This method works great for individual files that you download. However, when a coworker sent me a zip file containing a multi-project Visual Studio Solution via Skype, I discovered that it would extract fewer than a third of the files from the zip file. The extractor would refuse to extract any of the Powershell scripts, BAT files or EXE files contained within the zip file. Since the zip file contained over 1000 files, unblocking them manually would be a trying experience. I needed a neat solution to iterate through all files in the zip and unblock them all.

Powershell came to the rescue. Simply start Powershell as Administrator and enter the following command:

get-childitem "C:\FullFilePathName" -recurse | unblock-file

where C:\FullFilePathName is the full file path name for the zip file you want to unblock.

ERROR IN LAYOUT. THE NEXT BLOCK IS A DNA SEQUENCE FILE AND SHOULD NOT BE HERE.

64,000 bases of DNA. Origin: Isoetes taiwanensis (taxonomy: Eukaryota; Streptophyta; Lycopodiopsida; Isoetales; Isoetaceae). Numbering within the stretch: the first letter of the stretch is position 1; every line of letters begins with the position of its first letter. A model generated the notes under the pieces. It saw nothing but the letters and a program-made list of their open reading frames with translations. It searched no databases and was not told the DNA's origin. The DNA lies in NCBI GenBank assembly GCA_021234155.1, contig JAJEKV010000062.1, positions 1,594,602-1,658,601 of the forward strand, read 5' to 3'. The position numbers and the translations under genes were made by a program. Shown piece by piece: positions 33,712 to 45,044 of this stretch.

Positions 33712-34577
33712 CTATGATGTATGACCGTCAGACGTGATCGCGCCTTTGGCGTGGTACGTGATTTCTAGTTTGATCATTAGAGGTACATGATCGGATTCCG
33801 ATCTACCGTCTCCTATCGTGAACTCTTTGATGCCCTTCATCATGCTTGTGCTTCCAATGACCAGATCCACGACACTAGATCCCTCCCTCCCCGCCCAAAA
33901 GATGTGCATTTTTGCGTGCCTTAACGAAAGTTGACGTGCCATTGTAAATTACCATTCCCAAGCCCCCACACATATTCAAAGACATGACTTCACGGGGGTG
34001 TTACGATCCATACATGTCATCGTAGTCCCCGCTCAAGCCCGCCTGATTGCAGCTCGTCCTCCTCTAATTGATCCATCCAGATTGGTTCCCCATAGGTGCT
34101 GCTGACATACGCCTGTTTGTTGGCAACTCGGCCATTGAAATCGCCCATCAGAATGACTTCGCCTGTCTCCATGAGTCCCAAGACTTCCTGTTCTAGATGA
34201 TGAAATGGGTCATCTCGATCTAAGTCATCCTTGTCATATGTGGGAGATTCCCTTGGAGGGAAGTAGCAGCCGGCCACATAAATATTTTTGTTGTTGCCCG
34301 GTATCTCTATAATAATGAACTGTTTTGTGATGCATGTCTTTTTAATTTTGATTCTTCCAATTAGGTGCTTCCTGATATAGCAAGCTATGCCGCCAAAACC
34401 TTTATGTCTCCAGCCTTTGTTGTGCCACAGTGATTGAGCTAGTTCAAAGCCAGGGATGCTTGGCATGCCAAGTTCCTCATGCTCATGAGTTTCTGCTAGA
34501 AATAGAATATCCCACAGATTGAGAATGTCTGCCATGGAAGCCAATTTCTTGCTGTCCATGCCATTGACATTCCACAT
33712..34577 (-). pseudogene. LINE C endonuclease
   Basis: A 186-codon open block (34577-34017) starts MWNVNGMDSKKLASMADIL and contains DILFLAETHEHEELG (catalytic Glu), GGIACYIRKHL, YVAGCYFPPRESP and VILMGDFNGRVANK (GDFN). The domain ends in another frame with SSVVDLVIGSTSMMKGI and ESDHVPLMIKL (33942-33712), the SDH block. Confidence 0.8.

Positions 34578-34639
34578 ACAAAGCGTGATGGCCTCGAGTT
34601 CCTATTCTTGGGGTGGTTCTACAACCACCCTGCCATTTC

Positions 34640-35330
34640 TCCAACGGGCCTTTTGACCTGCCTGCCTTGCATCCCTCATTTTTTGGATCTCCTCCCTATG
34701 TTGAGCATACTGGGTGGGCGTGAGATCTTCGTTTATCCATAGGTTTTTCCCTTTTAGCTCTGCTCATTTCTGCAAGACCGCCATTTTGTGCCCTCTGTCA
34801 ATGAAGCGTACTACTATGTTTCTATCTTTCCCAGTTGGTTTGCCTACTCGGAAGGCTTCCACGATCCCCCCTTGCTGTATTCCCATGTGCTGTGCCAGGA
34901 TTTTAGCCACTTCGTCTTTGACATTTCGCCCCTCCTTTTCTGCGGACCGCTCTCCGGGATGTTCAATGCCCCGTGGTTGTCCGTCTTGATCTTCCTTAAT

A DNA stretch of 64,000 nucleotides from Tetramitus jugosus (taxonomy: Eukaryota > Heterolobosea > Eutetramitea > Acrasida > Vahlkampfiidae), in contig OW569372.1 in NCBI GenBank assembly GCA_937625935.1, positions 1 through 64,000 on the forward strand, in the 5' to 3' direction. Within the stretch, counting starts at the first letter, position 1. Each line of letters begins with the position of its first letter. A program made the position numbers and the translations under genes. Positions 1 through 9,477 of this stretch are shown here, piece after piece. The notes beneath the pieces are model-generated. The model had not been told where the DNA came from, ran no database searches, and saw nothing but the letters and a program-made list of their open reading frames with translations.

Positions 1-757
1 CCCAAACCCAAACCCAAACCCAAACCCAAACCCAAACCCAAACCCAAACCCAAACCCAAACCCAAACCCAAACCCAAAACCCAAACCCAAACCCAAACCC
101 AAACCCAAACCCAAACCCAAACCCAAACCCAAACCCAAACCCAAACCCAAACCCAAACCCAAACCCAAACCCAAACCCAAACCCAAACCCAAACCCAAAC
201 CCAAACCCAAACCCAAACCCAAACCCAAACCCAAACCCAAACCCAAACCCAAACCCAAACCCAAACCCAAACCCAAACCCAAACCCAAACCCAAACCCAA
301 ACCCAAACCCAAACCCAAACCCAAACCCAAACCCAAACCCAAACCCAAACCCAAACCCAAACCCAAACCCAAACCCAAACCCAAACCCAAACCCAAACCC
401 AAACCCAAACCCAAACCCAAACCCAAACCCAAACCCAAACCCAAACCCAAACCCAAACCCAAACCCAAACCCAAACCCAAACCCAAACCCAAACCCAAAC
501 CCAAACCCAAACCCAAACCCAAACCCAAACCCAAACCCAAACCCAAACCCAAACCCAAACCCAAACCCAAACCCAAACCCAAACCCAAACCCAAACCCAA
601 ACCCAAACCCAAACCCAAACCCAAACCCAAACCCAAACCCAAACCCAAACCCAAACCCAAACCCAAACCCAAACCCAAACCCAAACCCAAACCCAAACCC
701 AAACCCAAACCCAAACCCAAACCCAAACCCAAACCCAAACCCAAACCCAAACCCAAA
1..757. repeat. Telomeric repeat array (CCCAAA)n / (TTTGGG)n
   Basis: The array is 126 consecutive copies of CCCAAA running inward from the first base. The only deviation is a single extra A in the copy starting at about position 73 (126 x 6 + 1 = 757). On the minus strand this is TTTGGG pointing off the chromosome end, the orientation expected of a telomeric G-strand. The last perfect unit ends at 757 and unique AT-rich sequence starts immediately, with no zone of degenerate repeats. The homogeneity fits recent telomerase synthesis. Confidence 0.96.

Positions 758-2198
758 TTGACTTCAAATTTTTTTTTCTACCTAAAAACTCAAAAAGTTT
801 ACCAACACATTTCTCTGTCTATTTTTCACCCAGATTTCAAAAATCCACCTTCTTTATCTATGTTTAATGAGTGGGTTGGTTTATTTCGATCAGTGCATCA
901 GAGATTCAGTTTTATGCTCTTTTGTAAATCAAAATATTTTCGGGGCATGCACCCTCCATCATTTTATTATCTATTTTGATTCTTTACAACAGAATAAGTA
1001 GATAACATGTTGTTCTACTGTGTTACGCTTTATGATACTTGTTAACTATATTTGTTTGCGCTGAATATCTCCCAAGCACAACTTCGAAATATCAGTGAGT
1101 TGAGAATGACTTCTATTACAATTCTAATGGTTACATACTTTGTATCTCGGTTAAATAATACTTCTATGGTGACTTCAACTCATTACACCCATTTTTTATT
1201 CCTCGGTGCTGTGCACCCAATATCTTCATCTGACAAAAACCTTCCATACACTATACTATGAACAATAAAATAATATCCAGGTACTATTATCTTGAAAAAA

After running the above command, I was able to extract all of the files and run the Visual Studio solution without issues.

PS: please only use this solution when you know that you can trust the source of the files. 

Friday, June 24, 2016

Power BI: Custom Visuals - Hierarchy Slicer

I've been playing with PowerBI recently and have discovered their Gallery of Custom Visuals. I decided to try a few to see what they do and determine whether they'd be useful in future PowerBI projects.

Previously, I tested the "Meme generator" (Note: this visualization has been removed temporarily from the PowerBI website, but should reappear shortly). This time, I've chosen one that I hope to be useful to PowerBI users.

The Hierarchy Slicer is available from the PowerBI Gallery of Custom Visuals. Click on its icon to open up the Description and Download dialog. This dialog also offers the option to download a sample PowerBI file that demonstrates the use of the visual.


Testing

After examining the sample file, I decided to experiment with the new visual on my own.

As with all custom visuals, when you open a new PowerBI report, the custom visual is not automatically available in the visuals list. To make it available you must first import it into the Visualizations bar by clicking on the " . . . " icon.

PowerBI will pop up a warning that you're attempting to load a custom visual and that you should only open it if you trust its author and source.